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may be drawn up, it is sufficient, unless the defendant will undertake to swear that he has been misled by the inaccuracy. Day v. Bower, Ellenborough, C. J. i Campb. 69, n. And although the general rule is, that the plaintiff, who has delivered an imperfect particular, shall be restricted in his evidence, and not permitted to recover any thing ultra the contents of such particular, yet if the defendant, in attempting to defeat the restricted claim of the plaintiff, gives him a better case than he was at liberty to make for himself

, he will be entitled to a verdict for all that is proved due to him; what he could not have insisted on as a right he may

receive as a boon. Hurst v. Watkis, Ellenborough, C. J. i Campb. 68. Bills of particulars are not to be construed with all the strictness of declarations. Per Mansfield, C. J. in Brown v. Hodgson, 4 Taunt. 190. See also Davies v. Edwards 3 M. & S. 380. and Lambirth v. Roff, 8 Bingh. 411. Disbursements are recoverable under an item for cash advanced.Harrison v. Wood, 8 Bingh. 371.

Proceedings subsequent to the Declaration.The plaintiff having declared, the defendant, if he has not any defence, either compromises the action by paying or giving security for the debt and costs; or he lets judgment go by default. If the holder commences one action against the drawery, and another against the indorser, the court will stay all the proceedings upon payment of the amount of the bill and the costs of the two actions, without regarding the costs which may have been incurred in actions brought by the holder against any other parties to the bill. But when the application for staying proceedings, comes from the acceptor, who is the original defaulter, the court will not regard it, except upon payment of the amount of the bill and costs in all the actions. When the defendant suffers judgment to go by default, the plaintiff must, before he is entitled to final judgment and execution, ascertain the amount of the debt. Formerly this was done by executing a writ of inquiry of damages; but of late years, in the courts of King's Bencha and Common Pleast, and now in the Court of Exchequer, in actions upon promissory notes and bills of exchange, where it appears on the face of the declar

y Smith v. Woodcock, 4 T. R. 691. S. b Rashleigh v. Salmon, case on a pro

P. on a promissory note, Windham missory note, C. B. June 15th 1789. v. Wither, and Windham v. Trull, 1 H. Bl. 252. Andrews v. Blake, Str. 515.

case on a bill of exchange, C. B. ż Admitted per Cur. in Smith v. Nov. 23. 1790. i H. Bl. 529. Woodcock, 4 T. R. 691.

c See Biggs v. Stuart, 4 Pri. (Ex.) a Shepherd v. Charter, case on a bill 134.

of exchange, 4 T. R. 275. VOL. I.

2 B

ation, that the actions are brought on the notes or bills, and the money mentioned therein is not foreign money, it is usual to apply to the court for a rule to shew cause why it should not be referred to the master in B. R. and prothonotary in C. B., and in Exchequer to see what is due for principal and interest, and why final judgment should not be signed thereon, without executing a writ of inquiry; which rule is made absolute on an affidavit of service, unless good cause be shewn to the contrary. In vacation time application may be made to one of the judges of B. R. or C. B. at chambers. N. The rule ought not to be applied for on the day of signing interlocutory judgment, but some days afterd. The rule to compute will be allowed, although bill has been destroyede. Where the bill of exchange is for foreign moneyf, e. g. for Irish money, the court will not permit the master to ascertain the value. In this case, therefore, the plaintiff must have recourse to a writ of inquiry; upon the execution of which it is now holdene, notwithstanding former decisions to the contraryh, that it is not in any case necessary to prove the bill of exchange, the bare production of it being sufficient; for by suffering judgment to go by default, the defendant admits the cause of action to the amount of the bill. The bill, however, must be produced to the jury, in order that they may see whether or not any part of it has been paid.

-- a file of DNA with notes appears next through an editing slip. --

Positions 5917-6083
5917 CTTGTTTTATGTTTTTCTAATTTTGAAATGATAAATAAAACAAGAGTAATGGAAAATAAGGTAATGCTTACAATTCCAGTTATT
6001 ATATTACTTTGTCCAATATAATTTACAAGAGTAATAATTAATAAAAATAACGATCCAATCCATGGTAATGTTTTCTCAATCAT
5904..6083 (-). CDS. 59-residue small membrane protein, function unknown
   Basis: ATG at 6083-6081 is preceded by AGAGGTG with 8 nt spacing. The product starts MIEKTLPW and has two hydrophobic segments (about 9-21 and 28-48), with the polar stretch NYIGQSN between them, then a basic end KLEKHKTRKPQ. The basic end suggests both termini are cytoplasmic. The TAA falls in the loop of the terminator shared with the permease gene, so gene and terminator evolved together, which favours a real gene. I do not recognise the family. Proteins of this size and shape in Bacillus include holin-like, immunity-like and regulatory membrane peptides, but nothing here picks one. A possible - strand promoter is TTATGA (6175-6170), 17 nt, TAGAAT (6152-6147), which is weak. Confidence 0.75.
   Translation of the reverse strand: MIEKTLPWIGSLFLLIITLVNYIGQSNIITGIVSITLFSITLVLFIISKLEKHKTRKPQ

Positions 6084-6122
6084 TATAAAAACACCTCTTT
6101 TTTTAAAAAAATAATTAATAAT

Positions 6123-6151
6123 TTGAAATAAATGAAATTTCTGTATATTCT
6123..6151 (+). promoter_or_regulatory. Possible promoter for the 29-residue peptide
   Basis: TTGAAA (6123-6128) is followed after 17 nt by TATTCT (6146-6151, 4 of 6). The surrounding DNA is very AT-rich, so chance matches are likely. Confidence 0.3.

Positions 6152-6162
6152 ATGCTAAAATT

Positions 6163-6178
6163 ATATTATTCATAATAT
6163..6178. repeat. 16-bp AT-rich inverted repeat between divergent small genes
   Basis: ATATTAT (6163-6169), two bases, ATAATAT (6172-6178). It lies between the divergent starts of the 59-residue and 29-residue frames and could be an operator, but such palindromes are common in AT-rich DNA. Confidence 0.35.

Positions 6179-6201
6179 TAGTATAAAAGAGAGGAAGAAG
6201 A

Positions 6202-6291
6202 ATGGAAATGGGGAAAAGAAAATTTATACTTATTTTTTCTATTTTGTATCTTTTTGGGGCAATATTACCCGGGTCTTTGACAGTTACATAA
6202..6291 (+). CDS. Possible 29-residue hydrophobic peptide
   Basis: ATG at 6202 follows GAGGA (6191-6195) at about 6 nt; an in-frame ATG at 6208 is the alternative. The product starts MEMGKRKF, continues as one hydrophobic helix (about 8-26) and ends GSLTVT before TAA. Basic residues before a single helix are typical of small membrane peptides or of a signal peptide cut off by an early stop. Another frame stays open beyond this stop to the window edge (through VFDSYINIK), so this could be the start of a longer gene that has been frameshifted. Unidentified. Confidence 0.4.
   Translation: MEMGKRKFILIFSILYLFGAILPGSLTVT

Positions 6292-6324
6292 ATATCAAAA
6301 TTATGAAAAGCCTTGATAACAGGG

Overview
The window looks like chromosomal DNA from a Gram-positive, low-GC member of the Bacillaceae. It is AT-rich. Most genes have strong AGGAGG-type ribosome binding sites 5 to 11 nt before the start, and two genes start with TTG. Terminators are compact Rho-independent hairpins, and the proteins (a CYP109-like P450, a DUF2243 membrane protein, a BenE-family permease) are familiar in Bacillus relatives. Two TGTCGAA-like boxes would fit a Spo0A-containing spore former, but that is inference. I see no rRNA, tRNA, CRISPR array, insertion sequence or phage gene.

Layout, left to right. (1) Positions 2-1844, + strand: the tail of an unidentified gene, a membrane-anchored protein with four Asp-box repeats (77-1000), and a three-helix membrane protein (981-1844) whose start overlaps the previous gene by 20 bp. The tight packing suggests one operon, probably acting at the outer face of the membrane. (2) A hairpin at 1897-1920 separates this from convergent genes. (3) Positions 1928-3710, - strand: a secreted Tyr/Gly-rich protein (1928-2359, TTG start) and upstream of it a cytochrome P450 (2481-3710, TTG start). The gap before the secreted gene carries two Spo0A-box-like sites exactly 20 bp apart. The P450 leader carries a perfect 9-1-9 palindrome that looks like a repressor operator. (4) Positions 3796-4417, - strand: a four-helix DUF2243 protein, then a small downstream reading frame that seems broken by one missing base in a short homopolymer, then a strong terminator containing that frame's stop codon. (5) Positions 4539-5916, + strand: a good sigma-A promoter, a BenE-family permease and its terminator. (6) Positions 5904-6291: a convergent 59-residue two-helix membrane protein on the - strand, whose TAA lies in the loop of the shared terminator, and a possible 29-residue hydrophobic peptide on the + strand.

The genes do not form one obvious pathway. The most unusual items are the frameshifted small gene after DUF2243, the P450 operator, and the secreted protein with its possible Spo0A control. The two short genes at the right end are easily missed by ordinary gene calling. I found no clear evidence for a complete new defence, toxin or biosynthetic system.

Pleading under the New Rules.

By R. G. H. T. 4 W. 4. No. 2, in all actions upon bills of exchange and promissory notes, the plea of non-assumpsit shall be inadmissible. In such actions, therefore, a plea in denial must traverse some matter of fact; ex. gr. the drawing, or making, or indorsing, or accepting, or presenting, or notice of dishonour, of the bill or note.

No. 3.-All matters of confession and avoidance, including not only those by way of discharge, but those which shew the transaction to be either void or voidable, on the ground of fraud or otherwise, shall be specially pleaded, ex. gr.-illegality of consideration, drawing, indorsing, accepting, &c. bills or notes, by way of accommodation, &c. If the plea be, that no consideration was given for the bill or note, and the replication, that there was; the onus lies on the defendant to prove that there was not any consideration, although the plaintiff, in his replication, alleges the affirmative. To a declaration by indorsee against acceptor, the defendant cannot plead that the bill was accepted by him without consideration from the drawer; for such is not inconsistent with plaintiff's legal demand, indorsement prima facie importing consideration! Under the new rules, every matter, independent of the making of the promise, should be affirmatively stated; for the object of those rules was, to make each side understand what they were come to try. The court, therefore, discountenances pleas in the negative. Hence, if defendant relies on want of consideration, he should state, in his plea, affirmatively, such facts as shew the want of it. Assumpsit by the indorsee against the acceptor of a bill. Plea, that the defendant accepted the bill for the accommodation of the drawer, and that the drawer did not give, nor did he the defendant receive, any consideration for his accepting or passing the bill; that the drawer indorsed the bill to the plaintiff without any consideration, and that the plaintiff held the bill without consideration; it was holden”, that the onus probandi lay on the defendant; that where there is not any fraud, or any suspicion of fraud, but the simple fact is, as here, the plaintiff is not called upon to prove, that he gave value for the bill. When a bill has been altered after acceptance, the defendant may take advantage of it, under a plea', that he did not accept the bill declared on. In this case the defendant has the right to begin P, and the bill ought to be produced without notice.